ViArt - PHP Shopping Cart

Archive for the ‘Online Shopping’ Category

Setting Up Your Online Store

Monday, March 17th, 2008

One of the most important factors when planning your e-business strategy is the company or product you choose to help you.. No matter what you sell, however, an e-commerce site must provide the same basic services your customers would expect.

Once you’ve decided what kind of online business you want to start, it’s time to register your domain name, and design a website that will firstly attract customers and also encourage a trustworthy relationship.. If you’re a programmer or website designer you could build the site yourself. Alternatively, you could use a HTML editing program to help you build it. There are many designs to choose from out there, and templates can easily be edited in Dreamweaver or Frontpage.

Every online store should be set up for many payment providers, including Paypal. If you decide to buy a shopping cart program, it is worth comparing prices, features, and customer service. If you have friends who engage in ecommerce, you might also get some advice from them.. Some pieces of shopping cart software might seem affordable at first, but you need to be aware that many companies charge extra if you want certain customisations or plug-ins. Here are some tips on how to make your online store attractive to potential customers.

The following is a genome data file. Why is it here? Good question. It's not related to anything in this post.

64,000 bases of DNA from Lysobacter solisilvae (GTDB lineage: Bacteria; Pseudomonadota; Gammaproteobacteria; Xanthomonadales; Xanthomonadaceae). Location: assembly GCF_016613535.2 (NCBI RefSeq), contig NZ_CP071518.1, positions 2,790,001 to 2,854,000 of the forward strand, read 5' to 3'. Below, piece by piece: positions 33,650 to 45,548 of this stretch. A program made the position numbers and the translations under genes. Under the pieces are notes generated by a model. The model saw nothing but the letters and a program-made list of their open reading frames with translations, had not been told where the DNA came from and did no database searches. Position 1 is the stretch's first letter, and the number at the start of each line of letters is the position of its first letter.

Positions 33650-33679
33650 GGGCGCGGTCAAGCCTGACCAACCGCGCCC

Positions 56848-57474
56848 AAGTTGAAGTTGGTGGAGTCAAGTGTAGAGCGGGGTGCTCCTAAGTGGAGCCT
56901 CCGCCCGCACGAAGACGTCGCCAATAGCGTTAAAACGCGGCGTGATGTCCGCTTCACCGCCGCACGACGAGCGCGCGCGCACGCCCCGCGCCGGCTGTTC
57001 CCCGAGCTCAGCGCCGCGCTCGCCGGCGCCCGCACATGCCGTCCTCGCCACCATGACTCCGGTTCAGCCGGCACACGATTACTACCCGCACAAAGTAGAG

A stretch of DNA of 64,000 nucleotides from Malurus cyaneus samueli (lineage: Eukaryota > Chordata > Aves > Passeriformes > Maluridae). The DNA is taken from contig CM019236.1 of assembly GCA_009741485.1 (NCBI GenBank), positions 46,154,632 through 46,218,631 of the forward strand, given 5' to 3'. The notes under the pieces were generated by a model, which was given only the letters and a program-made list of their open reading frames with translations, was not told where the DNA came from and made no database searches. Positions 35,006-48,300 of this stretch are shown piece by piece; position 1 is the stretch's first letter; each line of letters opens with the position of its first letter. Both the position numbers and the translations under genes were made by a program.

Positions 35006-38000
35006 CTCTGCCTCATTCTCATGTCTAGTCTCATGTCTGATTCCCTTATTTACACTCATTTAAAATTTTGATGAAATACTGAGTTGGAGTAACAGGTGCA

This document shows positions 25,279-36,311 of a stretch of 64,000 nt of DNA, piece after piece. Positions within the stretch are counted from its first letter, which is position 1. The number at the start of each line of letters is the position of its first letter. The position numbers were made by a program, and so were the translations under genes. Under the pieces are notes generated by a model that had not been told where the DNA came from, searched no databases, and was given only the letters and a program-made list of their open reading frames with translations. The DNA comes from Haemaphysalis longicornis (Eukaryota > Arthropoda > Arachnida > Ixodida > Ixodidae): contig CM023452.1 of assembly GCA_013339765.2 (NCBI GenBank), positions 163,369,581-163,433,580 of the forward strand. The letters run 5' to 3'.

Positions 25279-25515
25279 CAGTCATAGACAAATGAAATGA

Organize your store properly. You should make it easy for customers to find what they need.

Would you feel satisfied shopping at a store where the products were arranged at random, with no guide as to how you can find the product/ service you are looking for? Of course not, you would leave the store at once without buying a thing.. Yet it is surprising to see a great number of online stores that are not well-structured; that make it nearly impossible for customers to find what they need.